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Rooting & Upgrading Samsung Galaxy Core Prime SM-S820L — September 26, 2016

Rooting & Upgrading Samsung Galaxy Core Prime SM-S820L

~(“)~ IMPIE TECHIE ~(“)~

– THERE IS NO FORMAL UPGRADE TO ANDROID KITKAT 4.4.4 for Samsung Galaxy SM-S820L, as of 2016. This is a low end device, which means not much attention will be paid to it!  We did this for you because certain devices [cheap ones for example] have no support whatsoever.  We went through the trouble for you.  So, in case your Galaxy Core Prime gives you difficulties… Please find everything you need here:

IMPIE WORKS: Download Everything for Samsung Galaxy Core Prime SM-S820L

You must know what “rooting” means and how the Android system works at a high level at the least.

– For TWRP to restore an operating system environment, the previously backed up content must be placed at:

Place content as [if no operating system exists / if no other backup exists]:

Place content as [if another backup has been taken prior]:
– Take note of the zero “0” directory in the path

– Otherwise, you will not be able to revert to the original OEM operating system, Android KitKat in this case
– When you perform a backup with a TWRP recovery ROM, this is the nature of the path and directory that is created
– The actual path is “/data/media/TWRP/BACKUPS”, without the ending suggested folder illustrated
– The folder “25vf5943” is usually created when you use the TWRP recovery to perform [that is, during] a backup process
– The folder “25ac4943” contains all the backup data and structure to support the restoration of the operating system
– In other words, “24ac493” literally identifies your device
– Which means, your backup folder will have a different string of numbers and letters to identify your particular device

– You can use File Manager on the TWRP recovery interface to navigate the files
> Advanced > File Manager > Navigate to the folder or directory you are interested in moving or deleting > Select > [Copy Folder | Move]

– You have to navigate “into folder or directory” to move it, delete it & so forth
– For example, I want to move a folder called “25vf5943”
– I will navigate in this example sequence > [extSdCard] > [myFiles] > [25vf5943]
– As you can see, I went right into the folder [25vf5943] itself, did not stop at [myFiles]
– If you are familiar with command shells, this is not logical or not intuitive but you must get used to it! 🙂

~(“)~ IMPIE TECHIE ~(“)~
Credits & Courtesies: Samsung, Google, Google Apps, OpenGapps.org, XDA-Developers, TWRP, YouTube, CyanogeMod

Rooting & Upgrading Samsung Tablet 7 CDMA “p1c” — September 13, 2016

Rooting & Upgrading Samsung Tablet 7 CDMA “p1c”


The Samsung Galaxy Tablet 7 “p1c” was customized for Verizon. Please find a “zip” with all instructions + files you need in one place at link:

IMPIE WORKS: Download Everything for Samsung Tablet 7 CDMA p1c

– Framaroot.apk
– ClockworkMod recovery + kernel binaries/ROMs + all system files you need
– CyanogenMod 9 thru 10
– Microsoft Visual C++ 2010 & 2012
– Heimdall
– ADB universal driver suite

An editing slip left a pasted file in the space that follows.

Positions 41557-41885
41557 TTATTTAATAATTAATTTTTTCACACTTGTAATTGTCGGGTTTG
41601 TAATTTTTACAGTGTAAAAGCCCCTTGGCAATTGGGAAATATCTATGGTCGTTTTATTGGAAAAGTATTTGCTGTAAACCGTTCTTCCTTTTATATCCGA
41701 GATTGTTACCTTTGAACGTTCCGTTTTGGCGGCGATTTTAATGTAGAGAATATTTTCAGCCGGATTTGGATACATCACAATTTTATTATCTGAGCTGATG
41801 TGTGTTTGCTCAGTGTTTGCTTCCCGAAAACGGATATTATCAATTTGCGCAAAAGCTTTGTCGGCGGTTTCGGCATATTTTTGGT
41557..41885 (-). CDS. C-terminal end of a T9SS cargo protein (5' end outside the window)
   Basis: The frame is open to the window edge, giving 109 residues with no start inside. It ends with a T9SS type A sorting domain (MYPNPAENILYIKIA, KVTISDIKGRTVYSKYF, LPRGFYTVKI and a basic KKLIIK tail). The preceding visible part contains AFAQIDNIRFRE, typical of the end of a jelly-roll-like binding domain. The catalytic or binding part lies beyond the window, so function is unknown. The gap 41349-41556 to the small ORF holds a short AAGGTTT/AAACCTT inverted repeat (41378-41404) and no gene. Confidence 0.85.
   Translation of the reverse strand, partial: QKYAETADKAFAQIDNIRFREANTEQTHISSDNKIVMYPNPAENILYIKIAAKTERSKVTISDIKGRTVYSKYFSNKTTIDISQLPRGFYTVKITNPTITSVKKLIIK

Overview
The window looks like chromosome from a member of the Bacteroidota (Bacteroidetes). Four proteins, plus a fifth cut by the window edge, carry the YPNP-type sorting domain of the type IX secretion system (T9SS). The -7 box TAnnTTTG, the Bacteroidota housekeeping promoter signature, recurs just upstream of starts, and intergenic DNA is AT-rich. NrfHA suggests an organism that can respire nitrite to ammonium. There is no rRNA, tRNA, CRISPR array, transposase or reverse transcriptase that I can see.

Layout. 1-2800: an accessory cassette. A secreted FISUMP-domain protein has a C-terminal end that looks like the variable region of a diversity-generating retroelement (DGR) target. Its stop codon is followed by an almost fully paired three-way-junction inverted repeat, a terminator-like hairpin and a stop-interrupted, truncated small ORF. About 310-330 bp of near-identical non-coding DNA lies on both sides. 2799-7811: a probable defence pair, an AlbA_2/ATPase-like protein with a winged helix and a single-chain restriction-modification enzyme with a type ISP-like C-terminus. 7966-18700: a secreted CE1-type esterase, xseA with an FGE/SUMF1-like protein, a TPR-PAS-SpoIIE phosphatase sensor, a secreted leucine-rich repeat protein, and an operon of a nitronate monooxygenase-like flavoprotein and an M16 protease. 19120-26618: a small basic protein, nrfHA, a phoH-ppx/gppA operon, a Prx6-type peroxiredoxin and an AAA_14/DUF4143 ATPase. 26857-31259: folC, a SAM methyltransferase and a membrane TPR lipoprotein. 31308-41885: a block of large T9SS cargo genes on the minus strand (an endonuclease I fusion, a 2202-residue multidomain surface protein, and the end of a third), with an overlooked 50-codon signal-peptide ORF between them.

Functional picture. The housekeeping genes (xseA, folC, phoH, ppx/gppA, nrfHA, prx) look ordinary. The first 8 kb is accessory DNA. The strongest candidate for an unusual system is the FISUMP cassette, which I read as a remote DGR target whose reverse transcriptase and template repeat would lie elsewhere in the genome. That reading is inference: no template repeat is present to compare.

Written in a hurry, so may need proof-reading!


Our Cute Little Video! — March 25, 2016
CPU Problems? — October 3, 2015

CPU Problems?

— CPU Issues Within the Operating System Environment —

Microsoft has this tool called Performance Monitor Wizard

1. services.msc > turn off Windows Indexing Service

2. Turn off automatic antivirus scans temporarily to check for improvements

3. Install & run Process Explorer from http://www.sysinternals.com to see what’s really using the CPU time
> Possibly Delayed Procedure Calls.

4. Uninstall video drivers
> Some video cards, particularly Nvidia

5. Re-install, update and clean up all hardware drivers, particularly chipset drivers

6. Antivirus to check for attacks

7. Bad code making bad system calls or invokes
> Pay particular attention to custom, in-house built software / talk to programmers to gain ideas
> Code must be in harmony with the operating system, particularly the kernel, which makes low level system calls

> System callS flow: Program sends requests >> calls on operating system >> calls on kernel’s service >> create/execute/communicate with processes

> How to think of system calls: [PROCESS]–{SYSTEM CALLS}–[OPERATING SYSTEM]

> Therefore, system calls are the interface between processes and the operating system

8. Upgrade CPU or machine where possible
— CPU Issues at the Hardware Level —

Issues like no POST, bootup difficulties, beeps, heat, video output need to be resolved by someone who understands motherboards. The rundown is something like this:

1. Boot into the legacy BIOS or UEFI and locate the “Diagnostics” option
> Run the quick/summarized diagnostics (do not waste time with the extended diagnosis because it takes forever)
> Take note of the CPU diagnosis

2. Refer to the maintenance manual about the motherboard as issued by the manufacturer

3. Discharge static electricity by grounding your body before working on electronic parts

4. Plug in 4/8 pin CPU power connector located near the CPU socket

5. Eliminate short-circuiting by using “standoffs” and making sure standoffs are not touching the motherboard in the wrong place

6. Verify the card is fully seated

7. Attach ALL power connectors to the video card

8. Boot with only one RAM chip and make sure memory modules are fully inserted and seated properly
– Order of installation with Intel, for example, is starting with bay furthest from CPU

9. Remove plastic covering or guard from CPU and make sure CPU is arranged and placed as according to instruction
– Look for pins that are bent

10. Use thermal paste on motherboard

11. Is the CPU fan plugged and functioning

12. Listen to beep codes issued by the system speaker
– The system speaker the same as the “normal” speaker